Hyundai i30 hatch has been a big seller for many years in Australia, but the i30 sedan, confusingly called Elantra rather than i30, is well worth consideration.
The fourth generation Elantra reaches us here in August 2006. It?s the one we are concentrating on in this used car checkout.
Styling at that times was unashamedly Korean, with the sort of lines that didn’t appeal to Aussies. The fifth generation Elantra, from July 2011 is more European in style. Then from February 2016 the gen-six Elantra arguably led the way on the international market with lines that some European cars look to be following – how things change?
It is not just the styling that’s making Hyundai Elantra stand out. The South Korean marques ? Hyundai and Kia are allied with one another are starting to lead the world in build quality, owner satisfaction and reliability.
Australian engineers are being more and more involved in the steering and suspension departments during the design stages. You wouldn’t call Elantra a sports sedan, but for its class it’s not too bad. (See later note on Elantra SR Turbo.)
Elantra is almost a full four-seater for adults in its latest iteration, with each new generation providing a slightly larger car with a bit more interior space. Headroom for tall travelers may be limited, especially if a sunroof is fitted, so take your teenagers along for a test drive before settling on an Elantra. BTW, three kids in the back seat will have room to move, especially in the later generations.
Power for the gen-four Elantra comes from 2.0-litre engine matched with either a five-speed manual or four-speed auto.
A new generation four-cylinder 1.8-litre engine arrived in the generation-five Elantra, power was transferred to the front wheels though manual or automatic transmission, both with six forward ratios. This responsive unit and added gears improved performance and reduced emissions.
An improved version of the 1.8 arrived with the next generation Elantra in 2016. Its capacity was increased to 2.0 litres. It also had a six-speed manual or six-speed auto.
October 2016 saw Hyundai stick a toe-in-the-water with a medium-performance model called the Elantra SR Turbo. It has been reasonably successful and owners say they love them. When looking to buy a used sporty car be aware it may have been thrashed.
Late in 2018 the Elantra range received a facelift, with a cascading grille, redesigned headlights and taillights, an integrated bootlid spoiler and lower diffuser. Inside there’s a revamped dashboard, a Supervision infotainment cluster, there was a new steering wheel design and new trims and finishes.
Hyundai Elantra Active gets an 8.0-inch touchscreen satellite navigation system paired with an eight-speaker Infinity premium audio system with a DAB+ radio, Apple CarPlay and Android Auto compatibility.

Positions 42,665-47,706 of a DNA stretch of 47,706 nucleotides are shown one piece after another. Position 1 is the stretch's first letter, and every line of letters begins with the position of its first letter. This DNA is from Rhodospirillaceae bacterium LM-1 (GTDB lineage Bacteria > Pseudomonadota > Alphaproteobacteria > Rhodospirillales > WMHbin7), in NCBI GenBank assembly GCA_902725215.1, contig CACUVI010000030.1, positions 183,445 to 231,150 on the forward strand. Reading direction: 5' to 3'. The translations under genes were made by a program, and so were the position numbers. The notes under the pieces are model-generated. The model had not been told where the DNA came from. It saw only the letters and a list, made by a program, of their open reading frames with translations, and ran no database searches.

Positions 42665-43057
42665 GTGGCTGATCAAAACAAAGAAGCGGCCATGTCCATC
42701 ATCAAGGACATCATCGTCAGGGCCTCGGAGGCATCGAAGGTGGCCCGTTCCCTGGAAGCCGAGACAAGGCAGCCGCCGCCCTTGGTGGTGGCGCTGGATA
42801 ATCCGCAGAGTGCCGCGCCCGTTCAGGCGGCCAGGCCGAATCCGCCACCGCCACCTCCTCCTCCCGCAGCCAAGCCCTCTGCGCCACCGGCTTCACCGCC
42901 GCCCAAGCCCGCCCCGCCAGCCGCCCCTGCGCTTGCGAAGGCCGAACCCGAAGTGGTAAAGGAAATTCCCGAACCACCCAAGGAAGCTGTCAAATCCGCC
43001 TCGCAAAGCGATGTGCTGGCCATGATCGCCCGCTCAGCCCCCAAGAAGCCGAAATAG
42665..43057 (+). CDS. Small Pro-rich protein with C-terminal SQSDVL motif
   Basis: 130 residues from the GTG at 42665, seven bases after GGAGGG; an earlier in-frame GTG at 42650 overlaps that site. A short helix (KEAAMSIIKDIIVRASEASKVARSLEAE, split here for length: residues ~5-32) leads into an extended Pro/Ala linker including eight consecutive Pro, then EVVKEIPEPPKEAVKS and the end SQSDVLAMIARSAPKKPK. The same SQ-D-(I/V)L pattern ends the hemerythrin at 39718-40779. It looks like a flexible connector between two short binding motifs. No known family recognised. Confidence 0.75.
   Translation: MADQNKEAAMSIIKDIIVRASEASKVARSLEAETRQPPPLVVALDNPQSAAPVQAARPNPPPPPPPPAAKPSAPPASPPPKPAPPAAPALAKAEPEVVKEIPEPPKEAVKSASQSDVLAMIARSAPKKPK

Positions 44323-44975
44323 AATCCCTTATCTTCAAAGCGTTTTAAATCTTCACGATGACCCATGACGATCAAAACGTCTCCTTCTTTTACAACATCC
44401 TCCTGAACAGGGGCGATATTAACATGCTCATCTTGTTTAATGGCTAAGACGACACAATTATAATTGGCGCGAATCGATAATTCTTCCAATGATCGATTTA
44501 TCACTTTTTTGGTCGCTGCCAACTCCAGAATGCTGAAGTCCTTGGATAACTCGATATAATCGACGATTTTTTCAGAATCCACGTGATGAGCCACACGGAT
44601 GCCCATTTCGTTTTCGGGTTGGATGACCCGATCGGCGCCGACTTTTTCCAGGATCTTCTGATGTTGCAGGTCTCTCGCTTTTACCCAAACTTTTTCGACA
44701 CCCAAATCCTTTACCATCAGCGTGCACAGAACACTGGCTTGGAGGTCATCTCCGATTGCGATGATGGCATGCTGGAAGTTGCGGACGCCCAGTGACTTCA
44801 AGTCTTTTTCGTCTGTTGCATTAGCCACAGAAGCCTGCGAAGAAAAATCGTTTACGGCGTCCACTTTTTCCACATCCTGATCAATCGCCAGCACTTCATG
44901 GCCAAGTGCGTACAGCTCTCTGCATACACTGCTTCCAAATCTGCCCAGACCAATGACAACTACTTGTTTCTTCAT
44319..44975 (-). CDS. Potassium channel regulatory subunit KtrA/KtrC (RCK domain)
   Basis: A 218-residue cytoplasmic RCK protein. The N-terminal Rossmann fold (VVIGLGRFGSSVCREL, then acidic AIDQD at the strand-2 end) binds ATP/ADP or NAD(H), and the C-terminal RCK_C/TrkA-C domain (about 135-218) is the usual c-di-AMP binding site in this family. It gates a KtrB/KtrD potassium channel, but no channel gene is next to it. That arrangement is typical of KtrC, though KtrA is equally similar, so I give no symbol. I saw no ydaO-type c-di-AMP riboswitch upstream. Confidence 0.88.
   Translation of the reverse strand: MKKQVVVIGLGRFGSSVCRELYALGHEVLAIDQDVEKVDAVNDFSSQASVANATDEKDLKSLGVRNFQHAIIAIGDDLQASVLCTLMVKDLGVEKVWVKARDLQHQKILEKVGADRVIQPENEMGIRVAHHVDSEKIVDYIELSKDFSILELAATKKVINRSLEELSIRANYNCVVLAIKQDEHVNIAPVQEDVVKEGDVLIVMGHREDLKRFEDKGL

Since its early rough and ready days Downunder in the mid-1980s, Hyundai has improved out of sight and is now a major player on our market. There are multiple dealers in all large metro cities, with ever increasing representation in country cities and large towns.
Spare parts and servicing costs are about average for this class and we?ve heard no major complaints on prices or availability of parts
Insurance is about average in this class, though, as always, it pays to shop around.
WHAT TO LOOK FOR
We haven’t seen many ex-rental Hyundai Elantras, but be wary of any with a lot of kilometres on the clock.
Seat trim and boot mats that are in poor condition may intricate an uncaring owner. It?s possibly also a sign of an ex-rental car.
A clicking noise when the steering wheel is turned probably means coupling may be damaged.
The covering on the steering wheel may flake off. It’s not a danger, but is unsightly.
Make sure that all electrical items work correctly. Using the owner?s handbook instructions is the simplest way to make sure you cover everything.
Check the engine starts easily, especially if it’s cold. Too long a period of cranking indicates possible problems.
A manual gearbox which crunches on fast downchanges could be due for an overhaul, or there may be a clutch problem. The common third-to-second is the first change that generally suffers.
Expect to pay from $3000 to $6000 for a 2011 Hyundai Elantra Elite; $5500 to $9000 for a 2012 Premium; $7500 to $11,500 for a 2013 Premium or a 2015 Active; $9000 to $14,000 for a 2015 Premium; $10,000 to $15,000 for a 2016 Premium; $12,000 to $18,000 for a 2016 SR Turbo; $15,000 to $22,000 for a 2017 SR Turbo; and $19,000 to $27,000 for a 2019 Sport Premium.
CAR BUYING TIP
Spring is a favourite time to buy a car as folks get ready for holiday trips. This can mean an increase in prices, so you may be better holding off till winter.